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  1. What do we think about Descartes understanding of cognition?
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  3. First argument: "The properties of mind and matter are opposite to each other, and they belong to two different kinds of stuff." Cartesian/Substance Dualism. Not deductively valid, because it needs an exhaustive list, which is impossible because changes over history. Descartes conclusion of 2 separate types of matter was the inference to best explanation at the time. Mind-Body problem messes with this though, and "throws a wrench in." We have too much evidence of brain causing mental events and vice versa. Descartes tried to solve this with the proposal of animal spirits (very weak!), the idea that there's a special kind of "transparent" matter. Didn't answer it! Looked at God, but God is too controversial (Premise is too controversial than the conclusion.) Then, its stated that we cannot distinguish between  causal and correlation; Pre-established harmoney. However, God comes into this, so it doesn't work, and Cartesian Dualism ultimately fails. Enter property dualism: We don't have a separate/separable substance thing called mind/soul that exists independently than the brain; we have mental properties that are not reducable to physical properties. Emergence- Mental Properties are emergent from physical properties of the brain. Same way that the "Wetness" of water is from hydrogen and oxygen. The mind is to the brain as the wetness of water is to Hydrogen and Oxygen. The wetness of water cannot be independent of Hydrogen and Oxygen; the properties are emergent. This relies on equivocation; Weak and strong emergence. The ontology of physics greatly outweighs materialism. Physics is accessible because there is a physical explanation of it; this is what gives property dualism its legitamicy. This then extends to the mind; but this is where it breaks down! The property dualist evokes strong emergence; that there is no explanation for how the properties emerge, so the analogy does not hold. It only works on equivocation. One way out: To propose elemental property dualism, elemental properties are just as fundamental and therefore there is nothing that can explain the relationship between mental and basic physical properties, dont worry about lowest level mental properties. However, arguments! Should information be considered? Implies pansychism: need independent properties for mental properties about a table; not what I have, but what it would have if humans did not exist. Need a new explanation of how the non-consciousness and non-cognitive generating properties of the table are different from the non-conscious, non-cognitive properties of the brain. Other Descartes arguments we'll come back to about descartes for original meaning etc.! The "Stupid" argument for dualism: I am aware of my mind, I am not aware of my brain, so the mind is not the brain. Why is this bad? Take this example: I am aware of Superman, I am not aware of Clark Kent, therefore Clark Kent is not Superman. The intentionalists fallacy (also the introspective fallacy) are invoked here.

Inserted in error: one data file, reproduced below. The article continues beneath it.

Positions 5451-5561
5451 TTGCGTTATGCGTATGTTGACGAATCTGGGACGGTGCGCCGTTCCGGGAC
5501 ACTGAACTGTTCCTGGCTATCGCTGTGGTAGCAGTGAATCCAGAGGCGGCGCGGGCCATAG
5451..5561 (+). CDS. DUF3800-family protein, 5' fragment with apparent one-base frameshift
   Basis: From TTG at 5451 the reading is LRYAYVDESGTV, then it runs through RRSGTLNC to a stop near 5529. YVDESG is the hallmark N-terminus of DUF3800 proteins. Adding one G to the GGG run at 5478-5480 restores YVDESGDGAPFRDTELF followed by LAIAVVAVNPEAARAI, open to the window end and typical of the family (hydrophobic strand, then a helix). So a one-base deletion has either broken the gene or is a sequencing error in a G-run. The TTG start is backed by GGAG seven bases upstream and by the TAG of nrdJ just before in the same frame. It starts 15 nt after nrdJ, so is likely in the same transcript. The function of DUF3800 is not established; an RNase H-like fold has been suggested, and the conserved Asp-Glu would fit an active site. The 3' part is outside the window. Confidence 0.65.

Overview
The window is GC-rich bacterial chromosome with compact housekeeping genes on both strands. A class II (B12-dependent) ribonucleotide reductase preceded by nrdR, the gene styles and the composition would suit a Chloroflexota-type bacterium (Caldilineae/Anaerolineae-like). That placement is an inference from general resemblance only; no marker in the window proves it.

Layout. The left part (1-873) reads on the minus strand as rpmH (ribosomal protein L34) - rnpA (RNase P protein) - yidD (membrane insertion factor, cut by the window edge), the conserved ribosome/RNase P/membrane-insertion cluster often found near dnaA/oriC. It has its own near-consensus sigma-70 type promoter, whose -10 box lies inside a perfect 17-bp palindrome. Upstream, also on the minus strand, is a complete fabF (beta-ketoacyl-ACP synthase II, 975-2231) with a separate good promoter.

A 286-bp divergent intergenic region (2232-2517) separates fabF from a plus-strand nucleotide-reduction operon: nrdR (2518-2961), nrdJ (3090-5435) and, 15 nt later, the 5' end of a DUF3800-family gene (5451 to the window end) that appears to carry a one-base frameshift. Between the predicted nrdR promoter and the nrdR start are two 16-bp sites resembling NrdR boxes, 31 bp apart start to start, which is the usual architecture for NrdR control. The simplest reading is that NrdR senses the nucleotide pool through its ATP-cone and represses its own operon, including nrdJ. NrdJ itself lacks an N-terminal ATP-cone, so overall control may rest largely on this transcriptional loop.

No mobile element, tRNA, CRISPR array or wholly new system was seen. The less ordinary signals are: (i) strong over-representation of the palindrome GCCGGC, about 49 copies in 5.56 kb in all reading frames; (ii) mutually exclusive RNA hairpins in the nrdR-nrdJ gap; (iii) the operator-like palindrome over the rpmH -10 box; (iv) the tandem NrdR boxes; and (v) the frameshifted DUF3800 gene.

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  5. Dualism is  done for now (But not Descartes!)